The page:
Alternative Ways to Pay Off Your Mortgage Early
A standard fully-amortizing mortgage pays off the balance over the term. With a 30-year term, this requires 360 monthly payments, while a 15-year term requires 180 payments. Many lenders, however, offer special loan repayment programs that promise to pay off the balance before term, without imposing much of an added burden on the borrower. This article looks at the most common of these schemes, as well as an alternative that borrowers can adopt on their own.
Bimonthly Payment Plans
On a bimonthly payment plan,
the borrower’s monthly payment in split into two pieces of equal size,
one due on the 15th
of the month and the other on the first. While the borrower makes 24
payments a year instead of 12, they add to the same total. However, the
lender credits the half payment on the 15th
to the balance on the 15th,
which reduces the interest due on the first.
While the reduction in interest shortens the period to payoff, the
impact is small. On 30-year mortgages with rates of 6% or less, payoff
occurs after 719 half payments, shaving just one-half of a month off the
term. On a 7% mortgage, payoff occurs after 718 half payments,
accelerating payoff by one month.
There isn’t anything wrong with
the bimonthly mortgage, provided that paying twice a month is convenient
and you don’t give up anything of value to get it. Readers have reported
to me that loan officers touting the bimonthly have told them that the
term would be reduced to 23 or 24 years, which is nonsense. You can
check this out yourself with a spreadsheet called
Extra Payments on Bimonthly
Payment Fixed-Rate Mortgages.
This spreadsheet also allows you to assess the
impact of additional bimonthly payments, which some borrowers might find
an attractive option. As an example, the borrower with a $200,000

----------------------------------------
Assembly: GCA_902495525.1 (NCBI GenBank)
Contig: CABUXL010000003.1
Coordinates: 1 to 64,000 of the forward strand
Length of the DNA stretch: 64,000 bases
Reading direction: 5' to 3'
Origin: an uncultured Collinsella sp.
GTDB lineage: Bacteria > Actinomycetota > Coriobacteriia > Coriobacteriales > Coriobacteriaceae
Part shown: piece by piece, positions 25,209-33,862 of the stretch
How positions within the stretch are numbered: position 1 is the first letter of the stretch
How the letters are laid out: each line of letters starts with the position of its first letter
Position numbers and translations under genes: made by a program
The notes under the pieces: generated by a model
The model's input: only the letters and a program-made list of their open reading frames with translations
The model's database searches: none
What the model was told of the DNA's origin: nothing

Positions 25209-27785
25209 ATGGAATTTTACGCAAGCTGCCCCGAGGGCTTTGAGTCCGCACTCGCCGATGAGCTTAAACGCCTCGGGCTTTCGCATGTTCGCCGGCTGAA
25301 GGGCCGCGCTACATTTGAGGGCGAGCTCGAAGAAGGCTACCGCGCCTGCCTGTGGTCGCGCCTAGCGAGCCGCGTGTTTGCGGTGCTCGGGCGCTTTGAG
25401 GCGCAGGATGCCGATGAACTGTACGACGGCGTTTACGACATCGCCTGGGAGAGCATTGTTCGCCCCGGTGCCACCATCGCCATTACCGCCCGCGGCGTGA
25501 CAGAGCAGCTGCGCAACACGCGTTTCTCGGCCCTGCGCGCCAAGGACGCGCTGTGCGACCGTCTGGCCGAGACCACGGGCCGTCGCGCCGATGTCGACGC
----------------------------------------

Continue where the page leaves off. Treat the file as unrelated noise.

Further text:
mortgage at 4% who pays $477.42 twice a month gets to a zero balance
just half a month early. But if the borrower rounds off the payment to
$500, payoff occurs after 659 payments, or 30.5 months early.
Biweekly Payment Plans
A biweekly mortgage is one on which the borrower makes a payment equal to half the monthly payment every two weeks. The payment amount on a biweekly is thus the same as that on a bimonthly. But since there are 26 biweekly periods in a year compared to 24 bimonthly periods, the biweekly produces the equivalent of one extra monthly payment every year.
This results in a significant shortening of the term. For example, the 4% 30-year loan converted to a biweekly pays off in 310 months – or 25 years, 10 months. The reduction in payoff period is due entirely to the extra payment every year. Payments are credited monthly, not biweekly, so there is no intra-monthly interest savings comparable to that on a bimonthly.
Note that the benefits of any extra payment program increase with the level of interest rates. Using the biweekly example above, the payoff period is 286 months at 7% compared to 310 months at 4%. All these numbers on biweeklies are drawn from another spreadsheet titled Biweekly Mortgages.
There have been biweekly plans in which payments are credited biweekly rather than monthly, but they have been over-priced and their advantage is small. In the example directly above, the payoff period would be 25 years 7 months, or 3 months less than when payments are credited monthly.
Readers who want to
examine these differences further should examine my
Mortgage Payoff Calculator: Biweekly Payments Applied Monthly,
Mortgage Payoff Calculator: BiWeekly Payments Applied Biweekly.
They show you exactly what the differences are and how they come about.
Readers who want to examine these differences further should examine my calculators 2b, Mortgage Payoff Calculator: Biweekly Payments Applied Monthly, and 2bi, Mortgage Payoff Calculator: BiWeekly Payments Applied Biweekly. They show you exactly what the differences are and how they come about.
Roll-Your-Own Extra Payment Plans
Borrowers who like the idea of accelerating the payoff need not pay
extra for the privilege; they can do it themselves. By increasing
their monthly payment by 1/12, they will pay off in about the same time
as a standard biweekly. At 4%, payoff is one months later while at
7% it is one month earlier.
The major difference between a plan administered by a lender and one administered by the borrower is that the first is mandatory, providing a discipline that some borrowers may value. Doing it yourself means that you don’t have to do it, which is an advantage to some but a drawback to others. For further discussion, see Do You Need Help to Repay Your Mortgage Early?